SWAT Team Finds Itself in a Sore Spot

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It was hell even for the professionals. Water gushing from overhead sprinklers and strobe lights flashing; the clang of fire alarms hopelessly obscuring the screams and gunfire but not the explosions; reports crackling over their radios of not two gunmen but as many as six -- possibly hiding in the catwalks and ceilings of the Tuesday-afternoon war zone that was Columbine High.

Law enforcement in Jefferson County has already caught its share of flak for the Littleton massacre -- first for ignoring signs of trouble from Eric Harris and Dylan Klebold, and then for running a media-relations operation full of premature statements, retractions and conflicting information that, fairly or not, has made the many-headed investigation look about as organized as the stateroom in "A Night at the Opera." But what about the SWAT team on the scene? Were they bold enough? Fast enough? Ten days into the aftermath, parents, politicians and the police themselves are all asking the same question: Could the fatality list have been shorter?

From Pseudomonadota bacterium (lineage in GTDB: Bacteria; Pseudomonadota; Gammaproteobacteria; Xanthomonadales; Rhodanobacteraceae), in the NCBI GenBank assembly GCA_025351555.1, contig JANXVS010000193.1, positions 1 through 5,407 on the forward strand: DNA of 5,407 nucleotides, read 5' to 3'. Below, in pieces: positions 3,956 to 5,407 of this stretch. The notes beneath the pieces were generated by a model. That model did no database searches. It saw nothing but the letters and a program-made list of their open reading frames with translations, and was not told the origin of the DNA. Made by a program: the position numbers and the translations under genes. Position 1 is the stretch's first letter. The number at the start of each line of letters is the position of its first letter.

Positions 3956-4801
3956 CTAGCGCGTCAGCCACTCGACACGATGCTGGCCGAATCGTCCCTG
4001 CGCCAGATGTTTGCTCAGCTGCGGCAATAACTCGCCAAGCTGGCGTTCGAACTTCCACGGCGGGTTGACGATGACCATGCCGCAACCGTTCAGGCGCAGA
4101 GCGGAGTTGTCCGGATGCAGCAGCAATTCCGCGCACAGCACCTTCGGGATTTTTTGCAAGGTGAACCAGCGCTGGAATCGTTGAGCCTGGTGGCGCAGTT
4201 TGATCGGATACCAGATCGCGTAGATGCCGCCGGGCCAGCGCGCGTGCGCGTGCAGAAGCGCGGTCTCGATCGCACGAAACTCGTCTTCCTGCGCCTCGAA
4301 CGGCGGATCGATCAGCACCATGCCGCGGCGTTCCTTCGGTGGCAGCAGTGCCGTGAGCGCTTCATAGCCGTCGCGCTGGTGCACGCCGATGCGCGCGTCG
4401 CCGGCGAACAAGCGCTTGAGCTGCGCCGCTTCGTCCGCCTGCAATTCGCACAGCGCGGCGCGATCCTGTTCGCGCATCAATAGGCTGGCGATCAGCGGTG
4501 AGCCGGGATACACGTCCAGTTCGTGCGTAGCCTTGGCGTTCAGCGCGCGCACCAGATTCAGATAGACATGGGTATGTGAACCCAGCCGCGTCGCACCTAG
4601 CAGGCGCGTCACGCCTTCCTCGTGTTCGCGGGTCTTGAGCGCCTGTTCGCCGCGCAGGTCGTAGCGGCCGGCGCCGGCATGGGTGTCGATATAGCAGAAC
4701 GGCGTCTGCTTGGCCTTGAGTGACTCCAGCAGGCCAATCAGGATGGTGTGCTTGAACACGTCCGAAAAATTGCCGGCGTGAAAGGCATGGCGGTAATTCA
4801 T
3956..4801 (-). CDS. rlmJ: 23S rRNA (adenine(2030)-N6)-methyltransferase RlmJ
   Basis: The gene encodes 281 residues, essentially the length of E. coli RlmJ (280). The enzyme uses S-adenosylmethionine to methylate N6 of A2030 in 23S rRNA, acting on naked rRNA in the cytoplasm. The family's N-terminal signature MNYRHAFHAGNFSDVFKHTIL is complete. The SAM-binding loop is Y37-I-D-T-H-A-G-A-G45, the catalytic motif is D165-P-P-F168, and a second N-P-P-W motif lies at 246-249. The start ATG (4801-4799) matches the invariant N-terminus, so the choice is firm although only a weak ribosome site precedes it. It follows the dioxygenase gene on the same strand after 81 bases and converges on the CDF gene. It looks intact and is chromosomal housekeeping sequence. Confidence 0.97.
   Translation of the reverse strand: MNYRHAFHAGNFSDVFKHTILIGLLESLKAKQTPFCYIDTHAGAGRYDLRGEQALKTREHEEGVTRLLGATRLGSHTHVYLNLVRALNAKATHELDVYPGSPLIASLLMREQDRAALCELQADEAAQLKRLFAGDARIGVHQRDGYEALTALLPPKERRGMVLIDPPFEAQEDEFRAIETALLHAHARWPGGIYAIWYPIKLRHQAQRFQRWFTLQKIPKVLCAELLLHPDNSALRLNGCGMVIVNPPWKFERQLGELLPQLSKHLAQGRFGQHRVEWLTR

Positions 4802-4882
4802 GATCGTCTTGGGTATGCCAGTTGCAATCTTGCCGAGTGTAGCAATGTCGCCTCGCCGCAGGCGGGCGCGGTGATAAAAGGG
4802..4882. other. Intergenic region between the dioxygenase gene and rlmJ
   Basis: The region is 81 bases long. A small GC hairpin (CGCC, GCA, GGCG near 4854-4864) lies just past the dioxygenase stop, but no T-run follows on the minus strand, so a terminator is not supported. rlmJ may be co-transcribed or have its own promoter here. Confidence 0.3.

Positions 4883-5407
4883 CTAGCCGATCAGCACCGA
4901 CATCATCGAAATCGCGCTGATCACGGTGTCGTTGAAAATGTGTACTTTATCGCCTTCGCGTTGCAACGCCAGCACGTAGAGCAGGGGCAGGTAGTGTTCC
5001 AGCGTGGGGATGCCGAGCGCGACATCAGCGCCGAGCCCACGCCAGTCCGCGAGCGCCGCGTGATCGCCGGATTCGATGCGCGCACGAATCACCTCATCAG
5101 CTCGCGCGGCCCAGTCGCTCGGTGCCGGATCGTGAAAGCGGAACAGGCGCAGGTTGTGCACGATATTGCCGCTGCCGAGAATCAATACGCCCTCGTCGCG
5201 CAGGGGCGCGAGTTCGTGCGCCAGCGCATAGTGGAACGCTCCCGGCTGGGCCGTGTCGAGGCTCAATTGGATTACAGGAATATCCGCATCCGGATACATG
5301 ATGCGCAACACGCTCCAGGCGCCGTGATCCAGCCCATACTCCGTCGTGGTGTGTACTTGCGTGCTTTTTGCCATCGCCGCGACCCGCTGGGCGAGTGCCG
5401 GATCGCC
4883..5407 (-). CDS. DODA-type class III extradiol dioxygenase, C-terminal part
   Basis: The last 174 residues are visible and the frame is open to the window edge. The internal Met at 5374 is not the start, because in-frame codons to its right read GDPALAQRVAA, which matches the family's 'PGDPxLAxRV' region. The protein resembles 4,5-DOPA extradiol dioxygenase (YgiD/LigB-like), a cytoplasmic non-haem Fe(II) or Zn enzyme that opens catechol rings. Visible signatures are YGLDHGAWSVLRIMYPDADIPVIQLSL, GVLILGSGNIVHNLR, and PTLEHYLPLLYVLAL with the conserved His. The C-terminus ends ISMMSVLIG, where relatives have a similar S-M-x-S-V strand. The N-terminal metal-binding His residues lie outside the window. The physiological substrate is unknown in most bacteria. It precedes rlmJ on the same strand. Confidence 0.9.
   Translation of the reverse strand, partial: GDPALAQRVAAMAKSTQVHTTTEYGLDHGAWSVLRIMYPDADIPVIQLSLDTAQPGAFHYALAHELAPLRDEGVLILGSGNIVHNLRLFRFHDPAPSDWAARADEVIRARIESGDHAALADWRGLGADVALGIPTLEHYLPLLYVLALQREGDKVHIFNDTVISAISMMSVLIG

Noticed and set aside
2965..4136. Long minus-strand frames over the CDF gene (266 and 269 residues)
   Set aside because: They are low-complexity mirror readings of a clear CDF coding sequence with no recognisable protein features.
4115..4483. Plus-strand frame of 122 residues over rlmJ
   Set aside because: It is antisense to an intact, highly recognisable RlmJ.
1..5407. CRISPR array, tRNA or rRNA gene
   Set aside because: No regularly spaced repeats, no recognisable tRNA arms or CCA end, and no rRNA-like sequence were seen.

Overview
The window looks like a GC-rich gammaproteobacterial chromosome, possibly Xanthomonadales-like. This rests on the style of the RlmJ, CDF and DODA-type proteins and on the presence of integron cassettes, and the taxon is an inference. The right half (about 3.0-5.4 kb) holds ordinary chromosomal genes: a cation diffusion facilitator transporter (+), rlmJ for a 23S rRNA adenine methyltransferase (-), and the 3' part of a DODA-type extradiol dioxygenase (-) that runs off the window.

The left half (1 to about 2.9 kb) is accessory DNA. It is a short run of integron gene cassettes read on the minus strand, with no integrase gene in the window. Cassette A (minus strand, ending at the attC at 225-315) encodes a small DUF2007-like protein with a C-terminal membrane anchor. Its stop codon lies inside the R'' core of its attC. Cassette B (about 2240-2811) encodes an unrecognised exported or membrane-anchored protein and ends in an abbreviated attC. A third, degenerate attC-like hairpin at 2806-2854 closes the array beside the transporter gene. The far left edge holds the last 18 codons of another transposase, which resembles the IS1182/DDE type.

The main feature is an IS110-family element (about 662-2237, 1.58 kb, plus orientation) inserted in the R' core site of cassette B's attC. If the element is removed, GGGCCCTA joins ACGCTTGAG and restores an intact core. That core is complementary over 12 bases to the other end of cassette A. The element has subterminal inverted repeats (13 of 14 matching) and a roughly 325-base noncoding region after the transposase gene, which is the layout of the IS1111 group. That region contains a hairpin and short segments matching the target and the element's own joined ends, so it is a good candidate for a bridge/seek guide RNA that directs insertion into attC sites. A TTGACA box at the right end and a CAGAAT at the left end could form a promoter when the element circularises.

"It really makes me mad, because we know he could have made it," Angela Sanders, the daughter of slain teacher William "Dave" Sanders, said in a television appearance earlier this week. The students who showed Sanders pictures of his family as he lay dying wanted to carry the teacher out on a makeshift stretcher; police said no, and by the time paramedics reached him hours later, Sanders was beyond help. Criticism has centered on the first half hour of the rampage, and whether the SWAT team did enough to stop the carnage and contain the teenage killers. Doubters have included a fellow Colorado police officer, Randy Patrick, who three days after the shootings called the SWAT response "pathetic."

But the officers at ground zero say hindsight doesn't do them justice. "People who weren't there don't understand," Deputy Paul Smoker, the second officer on the scene, told the Denver Rocky Mountain News. "It was unbelievable craziness." Part of the problem may be that the SWAT team was facing the emerging new paradigm of American crime: the school massacre. Eric Harris and Dylan Klebold weren't bank robbers or hostage-takers; they wanted nothing except to kill, often and quickly, and they had the preparatory advantages of being insiders. Any of the hundreds of backpacks littering the hallways could have been booby-trapped with explosives; the choir room or the janitor's closet could have been wired to blow. With explosions filling the air with smoke and the alarm bells filling officers' ears (arriving SWAT officers tried to get an assistant principal to turn off the alarms, but she was so rattled she couldn't remember the code) caution was paramount -- and yet strategy was nearly impossible.

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